In the Garden of Gethsemane, our Lord prayed, “O My Father, if it is possible, let this cup pass from Me; nevertheless, not as I will, but as You will.” (Matthew 26.39) With these words, Christ teaches us how to take up our cross in prayer. The Cross was not required, it was chosen by God, and that is how we should approach prayer.
Take Up Your Cross in Politics
It is no secret that our society is in the midst of incredible political turmoil, but today’s post is NOT about taking sides in politics. Quite the opposite actually. As you know, I do my best to remain outside of politics unless such topics have a direct impact on the Orthodox Church. As part of our Daily Lenten Journey, I want to challenge you to take up your cross in politics, but I doubt it is in the way you might imagine.
They say familiarity breeds contempt, and when it comes to family dynamics, especially with the added pressure of Great Lent, all too often more arguments take place at home than any other place. It isn’t that we don’t love our family, or that we love them less than the strangers we meet on the street. It is just that we tend to let our guard down with our family, and too often are not “on our best behavior” leaving our families a place of stress rather than comfort.
Halfway through Great Lent the Church reminds us of Christ’s invitation to deny ourselves, takes up our cross and follow Him into heaven. The Christian life is a difficult burden for us to bear, but so long as we are focused on our own agenda, we will never accept to take up our cross. When we fast, we learn to control ourselves so that we will accept the struggle of the cross, but we cannot learn to control ourselves unless we allow the Church the guide us.
While the Holy Cross is still fresh in our minds from yesterday’s glorious processions in every Orthodox Church throughout the world, I thought I would take the opportunity this week to discuss different ways we could take up our cross in our life, if we are wanting to follow Christ into heaven. Today I want you to consider how and when you can take up your cross at work.
You can’t escape the topic of fasting during Great Lent. In fact, the topic can be quite stressful for many people in the Church. The conflict is understandable since everyone fasts in a different way during Great Lent, and some choose not to fast at all. From the outside looking in, it can seem as if the Church teachings are being either ignored all together, or at the very least altered to our individual desires. There must be some reason the Church emphasises fasting so much during Great Lent.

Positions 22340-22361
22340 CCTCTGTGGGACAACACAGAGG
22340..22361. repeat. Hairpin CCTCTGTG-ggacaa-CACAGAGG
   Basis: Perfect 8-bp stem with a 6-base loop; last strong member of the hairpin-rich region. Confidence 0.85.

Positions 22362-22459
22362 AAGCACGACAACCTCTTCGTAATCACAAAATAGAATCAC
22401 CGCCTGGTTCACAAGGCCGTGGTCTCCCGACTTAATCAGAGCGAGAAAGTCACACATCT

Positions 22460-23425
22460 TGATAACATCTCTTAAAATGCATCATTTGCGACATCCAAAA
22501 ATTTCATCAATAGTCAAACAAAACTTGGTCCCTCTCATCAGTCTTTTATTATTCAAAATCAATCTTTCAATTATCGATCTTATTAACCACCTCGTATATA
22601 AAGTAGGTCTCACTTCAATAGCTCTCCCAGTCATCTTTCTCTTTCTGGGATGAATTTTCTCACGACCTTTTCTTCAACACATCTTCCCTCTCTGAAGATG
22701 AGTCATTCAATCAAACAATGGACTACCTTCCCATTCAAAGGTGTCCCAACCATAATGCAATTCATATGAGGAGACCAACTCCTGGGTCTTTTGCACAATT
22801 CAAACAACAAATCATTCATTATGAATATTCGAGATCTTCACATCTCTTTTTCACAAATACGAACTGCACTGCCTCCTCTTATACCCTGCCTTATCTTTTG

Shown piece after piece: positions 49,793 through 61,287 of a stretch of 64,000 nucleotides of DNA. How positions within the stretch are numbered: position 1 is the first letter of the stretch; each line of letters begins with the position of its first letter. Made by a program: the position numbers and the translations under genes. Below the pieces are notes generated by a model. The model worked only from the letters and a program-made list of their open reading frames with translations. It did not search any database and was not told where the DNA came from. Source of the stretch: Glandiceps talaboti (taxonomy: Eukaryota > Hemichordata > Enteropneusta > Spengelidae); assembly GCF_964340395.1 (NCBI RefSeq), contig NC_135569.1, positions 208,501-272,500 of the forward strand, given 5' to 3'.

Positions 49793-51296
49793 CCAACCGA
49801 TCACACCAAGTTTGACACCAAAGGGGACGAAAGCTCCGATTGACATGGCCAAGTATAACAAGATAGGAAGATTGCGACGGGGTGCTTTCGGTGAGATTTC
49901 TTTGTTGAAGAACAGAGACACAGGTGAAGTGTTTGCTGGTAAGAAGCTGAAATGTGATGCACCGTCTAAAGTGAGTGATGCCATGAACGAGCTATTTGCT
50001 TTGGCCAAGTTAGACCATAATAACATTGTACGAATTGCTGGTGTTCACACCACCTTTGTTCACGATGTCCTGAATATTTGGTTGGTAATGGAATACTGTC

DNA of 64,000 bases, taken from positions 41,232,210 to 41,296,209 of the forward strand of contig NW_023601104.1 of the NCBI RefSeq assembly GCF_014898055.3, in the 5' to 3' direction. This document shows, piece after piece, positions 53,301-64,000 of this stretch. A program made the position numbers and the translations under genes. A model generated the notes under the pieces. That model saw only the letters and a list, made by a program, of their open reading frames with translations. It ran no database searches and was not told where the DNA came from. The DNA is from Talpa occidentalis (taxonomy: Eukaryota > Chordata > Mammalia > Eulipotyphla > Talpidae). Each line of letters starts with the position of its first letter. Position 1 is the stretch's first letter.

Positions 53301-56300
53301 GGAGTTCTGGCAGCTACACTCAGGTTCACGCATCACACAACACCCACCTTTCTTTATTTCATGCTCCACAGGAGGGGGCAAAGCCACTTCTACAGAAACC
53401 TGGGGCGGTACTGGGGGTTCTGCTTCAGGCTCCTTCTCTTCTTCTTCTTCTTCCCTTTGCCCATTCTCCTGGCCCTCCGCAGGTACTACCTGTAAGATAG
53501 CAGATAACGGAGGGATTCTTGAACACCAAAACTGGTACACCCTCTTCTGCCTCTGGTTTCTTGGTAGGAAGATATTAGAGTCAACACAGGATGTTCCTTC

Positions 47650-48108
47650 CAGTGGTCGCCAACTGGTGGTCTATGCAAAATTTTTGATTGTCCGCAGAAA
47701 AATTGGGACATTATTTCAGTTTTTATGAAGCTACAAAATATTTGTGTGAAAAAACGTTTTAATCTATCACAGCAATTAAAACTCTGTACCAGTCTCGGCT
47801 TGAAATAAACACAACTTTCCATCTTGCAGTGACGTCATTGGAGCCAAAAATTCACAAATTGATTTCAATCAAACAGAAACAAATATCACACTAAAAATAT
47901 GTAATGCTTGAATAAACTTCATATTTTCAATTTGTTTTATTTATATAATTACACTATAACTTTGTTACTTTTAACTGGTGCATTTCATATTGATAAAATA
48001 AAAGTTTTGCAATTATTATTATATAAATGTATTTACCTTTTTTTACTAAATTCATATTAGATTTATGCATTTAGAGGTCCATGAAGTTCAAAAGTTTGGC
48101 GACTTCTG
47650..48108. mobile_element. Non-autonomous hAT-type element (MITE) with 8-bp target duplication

As I was leaving my friend’s house once years ago, he said to me, “If something happens on the road between here and the halfway point, call me and I’ll come get you. Once you get halfway, call someone from home.” It sounded strange to me until he explained it. Fortunately, nothing happened, and I returned home with no complications.
Helping Others through Hospitality
Do you remember the first time you tried to cook a Lenten meal for your family? It can be quite intimidating to look at a bowl full of vegetables and realize that you need to find a way to cook them without the flavor enhancement of milk, eggs, chicken stock, or even olive oil depending on the level of fasting you are keeping this year for Great Lent. We’re here to help!
As Christians we know the command in the Holy Scriptures to constantly pray. We know there are different types of prayer, both communal and private. Last week as part of our going public theme I spoke about praying in public, but this week I want to focus on how we help each other in prayer. It may not mean what you think it means.
Great Lent can be a lonely time, especially for those who are not fortunate enough to live in an Orthodox Community like “the old country” in Europe. In traditional Orthodox countries, Great Lent comes a bit easier, since most of the people around you are sharing in the struggle together as a community. The same cannot be said for those of us in America, unless maybe Alaska where Orthodox Christianity is a majority religion. We need help!